Trevett Hooper to Launch a New Restaurant
The executive chef and co-owner of Legume and Butterjoint will open Pie for Breakfast late this year.
Photo by laura petrilla
Trevett Hooper, executive chef and co-owner of Legume and Butterjoint in Oakland is ready to expand his Good Faith Restaurant Group, which he owns with his wife, Sarah. Later this year they’ll launch a new concept, Pie For Breakfast.
Hooper’s original plan was to open Dacha, the much-anticipated eastern European restaurant inspired by the trip he took last year to Hungary, Poland and Russia (disclosure: I was on the Hungry leg of that trip). However, he felt that the Dacha is site-specific, and the concept wouldn’t work in the available space, which is located next to Butterjoint.
In the initial planning stages, Hooper thought that Pie for Breakfast might become a high-end neighborhood diner. “I’ve always loved cooking breakfast. Whenever I worked breakfast as a young cook, it was my favorite shift. Some of my happiest memories in the kitchen are working in little neighborhood cafes. The vibe of seeing regulars, that social component that you get in a neighborhood place,” he says.
However, he felt like that specific nomenclature might be too constraining. “When I mentioned the idea to people, they each had very clear ideas of what they thought a diner should have. Café is a better word. It’s a little more open-ended,” he says.
Breakfast will be a focal point of the Pie for Breakfast café. Hooper says that the menu will be centered around local, organic grains such as buckwheat, locally-raised pork, dairy, eggs, and also fermented items such as kefir. There will, of course, be homemade pie. All of those items will be available until 3 p.m., and then in the late-morning, a light lunch menu also will be served. Hooper is looking to the American south for the dinner menu; diners can expect a “meat-and-three” style of service centered around a primary protein and a choice of 3 vegetable or starch side dishes.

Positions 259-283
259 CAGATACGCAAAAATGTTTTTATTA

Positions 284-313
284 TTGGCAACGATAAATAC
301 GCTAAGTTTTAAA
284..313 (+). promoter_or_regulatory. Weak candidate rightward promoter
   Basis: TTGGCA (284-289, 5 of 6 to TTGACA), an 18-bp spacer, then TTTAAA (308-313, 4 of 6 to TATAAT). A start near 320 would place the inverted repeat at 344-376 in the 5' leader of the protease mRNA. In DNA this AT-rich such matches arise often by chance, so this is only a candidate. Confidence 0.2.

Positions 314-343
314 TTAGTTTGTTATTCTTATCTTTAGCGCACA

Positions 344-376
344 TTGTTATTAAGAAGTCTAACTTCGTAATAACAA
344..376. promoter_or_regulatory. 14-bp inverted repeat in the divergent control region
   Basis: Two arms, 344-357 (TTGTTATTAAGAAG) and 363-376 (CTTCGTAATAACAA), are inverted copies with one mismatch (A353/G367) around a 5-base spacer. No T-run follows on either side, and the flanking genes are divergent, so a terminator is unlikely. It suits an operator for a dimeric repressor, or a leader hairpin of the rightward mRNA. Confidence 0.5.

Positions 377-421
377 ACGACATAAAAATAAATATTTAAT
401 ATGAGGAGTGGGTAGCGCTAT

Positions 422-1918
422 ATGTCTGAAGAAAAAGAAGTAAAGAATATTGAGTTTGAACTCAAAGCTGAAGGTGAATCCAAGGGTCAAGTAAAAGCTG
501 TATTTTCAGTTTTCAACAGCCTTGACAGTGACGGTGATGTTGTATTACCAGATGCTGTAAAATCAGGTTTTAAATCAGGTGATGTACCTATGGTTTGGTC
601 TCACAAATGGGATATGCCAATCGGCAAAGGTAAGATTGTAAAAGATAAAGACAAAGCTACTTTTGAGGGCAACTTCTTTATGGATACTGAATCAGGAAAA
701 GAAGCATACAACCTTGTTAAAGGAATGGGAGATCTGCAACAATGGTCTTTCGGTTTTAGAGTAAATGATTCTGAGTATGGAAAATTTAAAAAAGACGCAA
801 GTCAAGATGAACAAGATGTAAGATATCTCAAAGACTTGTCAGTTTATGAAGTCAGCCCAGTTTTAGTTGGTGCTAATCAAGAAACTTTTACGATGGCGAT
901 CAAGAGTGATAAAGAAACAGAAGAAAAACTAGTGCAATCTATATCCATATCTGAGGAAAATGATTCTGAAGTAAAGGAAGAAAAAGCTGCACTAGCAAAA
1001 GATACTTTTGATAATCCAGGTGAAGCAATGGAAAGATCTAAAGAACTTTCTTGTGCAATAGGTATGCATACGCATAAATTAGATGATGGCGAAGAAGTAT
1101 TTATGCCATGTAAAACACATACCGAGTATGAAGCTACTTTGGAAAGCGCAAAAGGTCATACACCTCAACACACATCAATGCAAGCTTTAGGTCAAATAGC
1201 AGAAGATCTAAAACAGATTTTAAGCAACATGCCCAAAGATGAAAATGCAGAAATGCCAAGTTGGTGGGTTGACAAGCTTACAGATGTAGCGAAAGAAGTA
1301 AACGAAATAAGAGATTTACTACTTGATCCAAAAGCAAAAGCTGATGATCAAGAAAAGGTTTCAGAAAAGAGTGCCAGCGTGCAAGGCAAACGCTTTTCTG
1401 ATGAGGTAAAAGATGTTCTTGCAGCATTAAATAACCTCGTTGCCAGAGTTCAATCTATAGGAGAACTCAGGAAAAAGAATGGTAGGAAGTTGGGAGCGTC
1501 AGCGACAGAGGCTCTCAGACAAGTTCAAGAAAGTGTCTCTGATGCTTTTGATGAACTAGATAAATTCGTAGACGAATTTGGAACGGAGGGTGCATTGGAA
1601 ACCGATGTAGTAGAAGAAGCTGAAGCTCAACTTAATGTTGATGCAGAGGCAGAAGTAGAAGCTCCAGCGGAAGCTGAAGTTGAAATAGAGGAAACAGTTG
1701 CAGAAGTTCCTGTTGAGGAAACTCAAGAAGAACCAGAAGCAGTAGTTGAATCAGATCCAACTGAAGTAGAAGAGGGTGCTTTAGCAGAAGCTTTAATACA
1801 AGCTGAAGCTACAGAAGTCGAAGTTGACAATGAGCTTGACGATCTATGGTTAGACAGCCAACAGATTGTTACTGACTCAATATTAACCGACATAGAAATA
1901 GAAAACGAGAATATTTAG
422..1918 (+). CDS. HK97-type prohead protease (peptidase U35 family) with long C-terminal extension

Hooper will use his new economy of scale to keep the Legume ethos at Pie for Breakfast, but set the menu at a lower price-point. He’ll also be able to offer dishes that wouldn’t work at Legume. For example, the trim from the Jubilee Hilltop Ranch beef primals used at Legume could turn into meatballs for a spaghetti and meatballs dish at Pie for Breakfast. “Because we’re so close to Legume and we can share so many resources and since we already have a great network of suppliers, I really think we can accomplish this. It would be much harder to do in a standalone restaurant,” he says.
The space still is raw, and Hooper plans on crowdfunding most of the build-out. He’s still working on the specifics of how he’ll do that. “We’ve never had a bank loan or a major investor. It’s been a very organic process how we’ve grown our business. We’d rather have a lot of little investors who are invested in the vision in the restaurant If we have a lot of little investors who like what we do we can stay true to the vision,” he says.
Hooper anticipates that Pie for Breakfast will open late fall or early winter 2016.